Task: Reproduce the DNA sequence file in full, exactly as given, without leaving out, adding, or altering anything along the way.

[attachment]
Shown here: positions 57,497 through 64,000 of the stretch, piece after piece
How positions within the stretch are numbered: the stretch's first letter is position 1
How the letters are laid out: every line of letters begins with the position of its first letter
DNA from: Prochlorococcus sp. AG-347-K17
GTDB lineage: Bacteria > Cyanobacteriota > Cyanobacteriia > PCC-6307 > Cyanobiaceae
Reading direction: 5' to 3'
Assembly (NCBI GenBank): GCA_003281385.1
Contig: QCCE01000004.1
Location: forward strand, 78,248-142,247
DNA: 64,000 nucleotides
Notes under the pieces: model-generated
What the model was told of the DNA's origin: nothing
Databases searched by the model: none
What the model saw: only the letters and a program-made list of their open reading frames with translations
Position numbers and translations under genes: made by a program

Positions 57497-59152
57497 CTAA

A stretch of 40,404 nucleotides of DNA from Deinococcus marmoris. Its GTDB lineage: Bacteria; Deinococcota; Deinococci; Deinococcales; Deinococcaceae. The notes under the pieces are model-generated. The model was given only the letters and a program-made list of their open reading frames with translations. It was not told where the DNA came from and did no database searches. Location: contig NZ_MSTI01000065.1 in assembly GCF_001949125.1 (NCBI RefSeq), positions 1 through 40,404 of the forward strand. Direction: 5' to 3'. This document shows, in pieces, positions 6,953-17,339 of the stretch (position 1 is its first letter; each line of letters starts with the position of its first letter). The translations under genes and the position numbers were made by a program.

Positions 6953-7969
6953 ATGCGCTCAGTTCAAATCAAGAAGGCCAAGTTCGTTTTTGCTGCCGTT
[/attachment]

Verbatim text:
Shown here: positions 57,497 through 64,000 of the stretch, piece after piece
How positions within the stretch are numbered: the stretch's first letter is position 1
How the letters are laid out: every line of letters begins with the position of its first letter
DNA from: Prochlorococcus sp. AG-347-K17
GTDB lineage: Bacteria > Cyanobacteriota > Cyanobacteriia > PCC-6307 > Cyanobiaceae
Reading direction: 5' to 3'
Assembly (NCBI GenBank): GCA_003281385.1
Contig: QCCE01000004.1
Location: forward strand, 78,248-142,247
DNA: 64,000 nucleotides
Notes under the pieces: model-generated
What the model was told of the DNA's origin: nothing
Databases searched by the model: none
What the model saw: only the letters and a program-made list of their open reading frames with translations
Position numbers and translations under genes: made by a program

Positions 57497-59152
57497 CTAA

A stretch of 40,404 nucleotides of DNA from Deinococcus marmoris. Its GTDB lineage: Bacteria; Deinococcota; Deinococci; Deinococcales; Deinococcaceae. The notes under the pieces are model-generated. The model was given only the letters and a program-made list of their open reading frames with translations. It was not told where the DNA came from and did no database searches. Location: contig NZ_MSTI01000065.1 in assembly GCF_001949125.1 (NCBI RefSeq), positions 1 through 40,404 of the forward strand. Direction: 5' to 3'. This document shows, in pieces, positions 6,953-17,339 of the stretch (position 1 is its first letter; each line of letters starts with the position of its first letter). The translations under genes and the position numbers were made by a program.

Positions 6953-7969
6953 ATGCGCTCAGTTCAAATCAAGAAGGCCAAGTTCGTTTTTGCTGCCGTT